||Yea I know all these pictures are boring. Now you
get just a taste of what it is like to drive across the Prairies. Yes, it
really is that flat. Very slow undulations help to break up the landscape
but that's about it. Of course after looking at it for 10 hours I started
to notice the subtle changes that occur. At first all you see is colours
ranging from snow white, to egg shell, but after a while I could pick out
the wheat fields where the straw stubble stuck up from under the snow, like
an unshaved cheek. The blues and purples reflected from a changing sky. The
intricate patterns of grays, browns, and taupes mixing together in the frozen
vegetation. Who am I kidding, it's still boring mile after mile after mile
after mile after mile after mile after mile....
||The only thing that helped to break the monotony
was watching the trains go buy. Because of the level landscape some of these
trains were very long indeed. This one was sitting on the siding waiting
for an opposing train to pass so I got to measure it. According to my odometer
this one was just short of 2 km long.
||This is, yet another, train going past the former
location of Lister-Kaye Enterprises. In 1884, Sir John Pepys Lister-Kaye,
a Yorkshire baronet, arrived in the northwest from California, bought 7,000
acres of land near Balconie, and started a farm. In 1886, Lister-Kaye became
interested in the Swift Current area. He bought ten blocks of land, of 10,000
acres each, between Swift Current and Calgary. Each block was set up as a
separate farm, and together they made up the "76" Ranch. The ranch took its
name from the brand used by the Powder River Ranch in Wyoming. When Sir
John bought the ranch's entire herd of cattle for his land development, he
kept the brand and took the "76." In the back ground you see the site of
the Crane Lake Farm, one of the ten established as part of the "76" Ranch.
Each farm had a two storey house, a bunk house, stable and machine shed,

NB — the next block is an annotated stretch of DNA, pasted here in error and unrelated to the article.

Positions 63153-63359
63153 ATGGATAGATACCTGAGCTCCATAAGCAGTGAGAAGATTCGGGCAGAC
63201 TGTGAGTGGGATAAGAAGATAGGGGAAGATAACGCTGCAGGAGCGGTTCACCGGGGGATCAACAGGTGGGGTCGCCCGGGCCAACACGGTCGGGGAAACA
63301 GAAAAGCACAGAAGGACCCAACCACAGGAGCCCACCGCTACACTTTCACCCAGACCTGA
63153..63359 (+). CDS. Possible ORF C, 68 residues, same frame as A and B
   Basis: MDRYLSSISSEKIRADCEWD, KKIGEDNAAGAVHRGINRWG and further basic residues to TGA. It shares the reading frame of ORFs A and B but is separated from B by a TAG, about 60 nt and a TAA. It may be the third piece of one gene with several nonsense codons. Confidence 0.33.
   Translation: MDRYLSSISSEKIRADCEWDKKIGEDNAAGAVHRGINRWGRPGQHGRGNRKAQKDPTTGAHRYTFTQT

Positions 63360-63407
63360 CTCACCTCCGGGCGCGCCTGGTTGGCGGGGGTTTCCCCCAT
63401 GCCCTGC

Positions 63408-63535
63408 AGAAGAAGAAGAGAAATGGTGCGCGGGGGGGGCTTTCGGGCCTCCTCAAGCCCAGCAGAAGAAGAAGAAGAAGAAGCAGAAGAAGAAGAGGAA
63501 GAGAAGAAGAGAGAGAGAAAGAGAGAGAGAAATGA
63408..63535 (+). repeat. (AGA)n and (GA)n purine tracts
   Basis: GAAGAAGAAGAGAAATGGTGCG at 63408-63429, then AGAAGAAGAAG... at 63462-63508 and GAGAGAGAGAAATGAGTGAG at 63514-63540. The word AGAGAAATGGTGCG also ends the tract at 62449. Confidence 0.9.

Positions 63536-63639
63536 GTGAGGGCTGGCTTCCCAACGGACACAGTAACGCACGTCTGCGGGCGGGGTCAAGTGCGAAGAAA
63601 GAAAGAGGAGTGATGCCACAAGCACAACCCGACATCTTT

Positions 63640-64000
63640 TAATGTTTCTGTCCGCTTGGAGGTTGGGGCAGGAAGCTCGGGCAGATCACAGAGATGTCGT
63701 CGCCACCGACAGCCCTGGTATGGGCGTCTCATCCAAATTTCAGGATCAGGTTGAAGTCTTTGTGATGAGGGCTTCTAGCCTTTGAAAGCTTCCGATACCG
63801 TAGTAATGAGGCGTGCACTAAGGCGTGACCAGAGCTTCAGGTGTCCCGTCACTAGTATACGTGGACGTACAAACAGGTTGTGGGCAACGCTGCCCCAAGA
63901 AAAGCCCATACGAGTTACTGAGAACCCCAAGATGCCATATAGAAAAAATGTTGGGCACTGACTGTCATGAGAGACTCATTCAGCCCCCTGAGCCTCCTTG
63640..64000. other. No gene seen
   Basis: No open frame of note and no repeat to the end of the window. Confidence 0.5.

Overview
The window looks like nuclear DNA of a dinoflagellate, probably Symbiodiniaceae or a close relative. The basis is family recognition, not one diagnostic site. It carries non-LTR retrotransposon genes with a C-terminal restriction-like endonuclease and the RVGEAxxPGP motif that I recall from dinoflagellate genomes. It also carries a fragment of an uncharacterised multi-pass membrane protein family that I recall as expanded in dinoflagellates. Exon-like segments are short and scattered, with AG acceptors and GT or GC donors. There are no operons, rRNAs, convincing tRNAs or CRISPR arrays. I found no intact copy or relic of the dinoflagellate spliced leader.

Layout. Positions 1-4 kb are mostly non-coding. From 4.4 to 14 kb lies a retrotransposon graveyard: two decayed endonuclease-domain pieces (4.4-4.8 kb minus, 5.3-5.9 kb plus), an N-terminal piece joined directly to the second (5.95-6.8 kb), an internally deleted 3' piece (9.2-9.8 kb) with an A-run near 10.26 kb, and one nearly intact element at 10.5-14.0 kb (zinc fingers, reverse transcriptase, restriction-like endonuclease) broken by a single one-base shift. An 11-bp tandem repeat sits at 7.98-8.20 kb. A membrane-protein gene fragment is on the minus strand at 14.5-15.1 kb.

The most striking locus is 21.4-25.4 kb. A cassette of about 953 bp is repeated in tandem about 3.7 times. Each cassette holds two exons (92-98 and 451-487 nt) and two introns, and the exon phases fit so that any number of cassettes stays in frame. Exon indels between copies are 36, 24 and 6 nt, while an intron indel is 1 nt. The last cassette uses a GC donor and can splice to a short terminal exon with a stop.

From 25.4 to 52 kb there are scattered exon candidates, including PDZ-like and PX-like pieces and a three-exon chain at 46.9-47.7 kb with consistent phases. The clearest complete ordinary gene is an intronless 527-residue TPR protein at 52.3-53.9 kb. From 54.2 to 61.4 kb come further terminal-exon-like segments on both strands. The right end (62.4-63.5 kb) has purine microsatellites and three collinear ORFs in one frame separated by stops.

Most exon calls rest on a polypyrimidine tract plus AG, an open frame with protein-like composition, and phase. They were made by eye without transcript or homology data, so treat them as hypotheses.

granary and windmill, blacksmith shop, harness room, cattle shed, sheep shed,
In 1888, he formed the Canadian Agriculture, Coal, and Colonization Company (CACCC) and received financial backing in England. Under Lister-Kaye's management, the company became one of the largest agricultural ventures in Canada.
||The sever winter of 1890 killed cattle and reduced
feed stocks. Lister-Kaye's "unorthodox efforts" to cover these losses failed
completely. Which shows two things: that the family farm is not the only
farming tradition in the Prairies, and that things like the Enron fiasco have
been happening for many years (one can only imagine what the "unorthodox efforts"
were that he tried to use to cover the losses). The financially pressed
CACCC reorganized and Lister-Kay resigned as manager. The company continued
to operate until 1909 but never achieved the level of prosperity envisioned
The "76" survived the winter of 1906-07, but lost two thirds of its cattle. Its british owners sold it to Gorgon, Ironsides and Fares in 1909. In 1921, the "76" Ranch was permanently broken up. The brand passed through a number of owners before returning to the Swift Current area in 1945.
This is a Prairie sunset. Yes folks it really is that flat. I arrived in Calgary at around 8 pm so managed to get a good night sleep. Today I drove through Regina which means that I have now visited every Canadian Provincial capital at least once. Maybe my next road trip will take me to the three Territorial capitals? Although I'm not sure if there is a ferry to Baffin Island that will allow me to drive to Iqaluit.